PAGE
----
I have set up a system of equations that I need to solve for $a$ and $b$. $M$ and $m$ are known constants. The system of inequalities is as follows:

\begin{cases} a - \left \lfloor{\frac{a}{b}}\right \rfloor \cdot b \leq M \\ a - \left \lfloor{\frac{a}{b}}\right \rfloor \cdot b \geq m \end{cases}

Unfortunately, I have tried to solve it even in Mathematica with the method "Reduce", but I wasn't able to manage to do it... How do I approach this problem with "simple" calculations carried out by hand?


1 Answer 1


Hint: Write $a = b q + r$ with $0 \le r < b$.


Let ${\cal S}$ be the set of all the solutions $(a, b)$.

For the sake of simplicity let us seek the solutions such that $b>0$. For any $a\in {\mathbb R}$, one can write $a = b q + r$ in a unique way, with $q\in {\mathbb Z}$ and $0\le r < b$. Obviously, the pair $(a, b)$ is a solution if and only if $m\le r \le M$. Hence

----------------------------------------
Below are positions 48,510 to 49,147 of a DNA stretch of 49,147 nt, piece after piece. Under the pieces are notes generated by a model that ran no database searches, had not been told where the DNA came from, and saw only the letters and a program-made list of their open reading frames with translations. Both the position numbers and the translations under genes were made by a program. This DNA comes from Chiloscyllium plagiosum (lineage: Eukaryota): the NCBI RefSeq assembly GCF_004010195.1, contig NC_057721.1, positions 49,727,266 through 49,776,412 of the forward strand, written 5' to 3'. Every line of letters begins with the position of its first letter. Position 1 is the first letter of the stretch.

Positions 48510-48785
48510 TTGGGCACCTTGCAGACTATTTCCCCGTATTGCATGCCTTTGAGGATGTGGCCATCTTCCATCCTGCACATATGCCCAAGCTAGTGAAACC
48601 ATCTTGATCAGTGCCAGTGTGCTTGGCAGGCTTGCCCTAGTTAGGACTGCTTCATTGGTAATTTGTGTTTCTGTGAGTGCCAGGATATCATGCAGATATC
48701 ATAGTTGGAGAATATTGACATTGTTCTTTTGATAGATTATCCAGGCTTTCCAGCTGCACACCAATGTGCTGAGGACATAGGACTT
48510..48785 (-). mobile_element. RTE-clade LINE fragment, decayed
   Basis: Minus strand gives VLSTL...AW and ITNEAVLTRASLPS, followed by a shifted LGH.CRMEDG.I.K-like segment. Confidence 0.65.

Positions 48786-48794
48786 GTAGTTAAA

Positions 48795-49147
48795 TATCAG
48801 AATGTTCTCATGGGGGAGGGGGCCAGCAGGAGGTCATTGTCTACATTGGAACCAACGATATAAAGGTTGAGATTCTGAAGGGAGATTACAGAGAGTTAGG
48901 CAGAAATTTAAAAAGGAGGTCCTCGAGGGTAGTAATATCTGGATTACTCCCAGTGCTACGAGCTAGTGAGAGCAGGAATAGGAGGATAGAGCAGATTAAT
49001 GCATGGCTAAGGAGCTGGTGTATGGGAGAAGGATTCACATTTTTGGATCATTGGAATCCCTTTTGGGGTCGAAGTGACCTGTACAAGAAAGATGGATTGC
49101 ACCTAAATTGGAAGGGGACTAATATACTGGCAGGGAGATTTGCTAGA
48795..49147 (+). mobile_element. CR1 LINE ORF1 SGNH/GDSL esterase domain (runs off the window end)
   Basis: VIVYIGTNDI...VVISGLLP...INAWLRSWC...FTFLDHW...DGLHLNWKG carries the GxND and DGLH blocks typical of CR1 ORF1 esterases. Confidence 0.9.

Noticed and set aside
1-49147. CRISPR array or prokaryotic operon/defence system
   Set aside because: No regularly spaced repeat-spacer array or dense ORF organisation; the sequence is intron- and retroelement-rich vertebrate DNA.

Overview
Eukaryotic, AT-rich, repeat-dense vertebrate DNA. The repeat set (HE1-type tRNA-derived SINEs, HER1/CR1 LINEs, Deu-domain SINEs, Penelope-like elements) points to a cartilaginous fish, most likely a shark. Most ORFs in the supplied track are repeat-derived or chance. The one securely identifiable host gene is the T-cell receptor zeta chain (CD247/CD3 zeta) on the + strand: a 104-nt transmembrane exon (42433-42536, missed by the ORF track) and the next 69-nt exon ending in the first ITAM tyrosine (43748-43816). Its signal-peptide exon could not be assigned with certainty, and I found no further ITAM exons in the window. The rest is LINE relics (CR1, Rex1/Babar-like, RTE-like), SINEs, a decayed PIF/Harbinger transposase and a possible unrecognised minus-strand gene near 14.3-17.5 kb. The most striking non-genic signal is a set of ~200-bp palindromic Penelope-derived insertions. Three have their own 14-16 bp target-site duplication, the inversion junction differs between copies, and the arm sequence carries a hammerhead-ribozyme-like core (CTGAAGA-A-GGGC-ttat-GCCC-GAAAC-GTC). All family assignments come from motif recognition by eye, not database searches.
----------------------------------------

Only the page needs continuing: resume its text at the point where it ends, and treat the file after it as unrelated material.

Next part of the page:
$$\{(a,b)\in{\mathcal S}: b > 0\} = \{(b q + r, b): \max(0, m)< b \textrm{ and } q \in {\mathbb Z}\textrm{ and } r\in [0,b)\cap [m, M]\}$$

of course, there are conditions to ensure that the interval $[0,b)\cap [m, M]$ is non empty, namely $m\le M$ and $m< b$ and $0\le M$.

Hint To investigate the case $b < 0$, define $a^\prime=-a$ and $b^\prime=-b$

  • $\begingroup$ Wouldn't this complicate the things? You are introducing two other unknowns, $q$ and $r$... I wouldn't know how to proceed from there $\endgroup$
    – james42
    Sep 11, 2017 at 11:59
  • $\begingroup$ No, $q\in {\mathbb Z}$ is defined uniquely by $q = \lfloor \frac{a}{b}\rfloor$ and $r$ is the remainder modulo $b$, at least if $b\ge 0$. $\endgroup$ Sep 11, 2017 at 12:04
  • $\begingroup$ I'm still not able to solve it... can you please be more explicit? $\endgroup$
    – james42
    Sep 11, 2017 at 16:54
  • $\begingroup$ @james42 See my edit above. $\endgroup$ Sep 11, 2017 at 19:08

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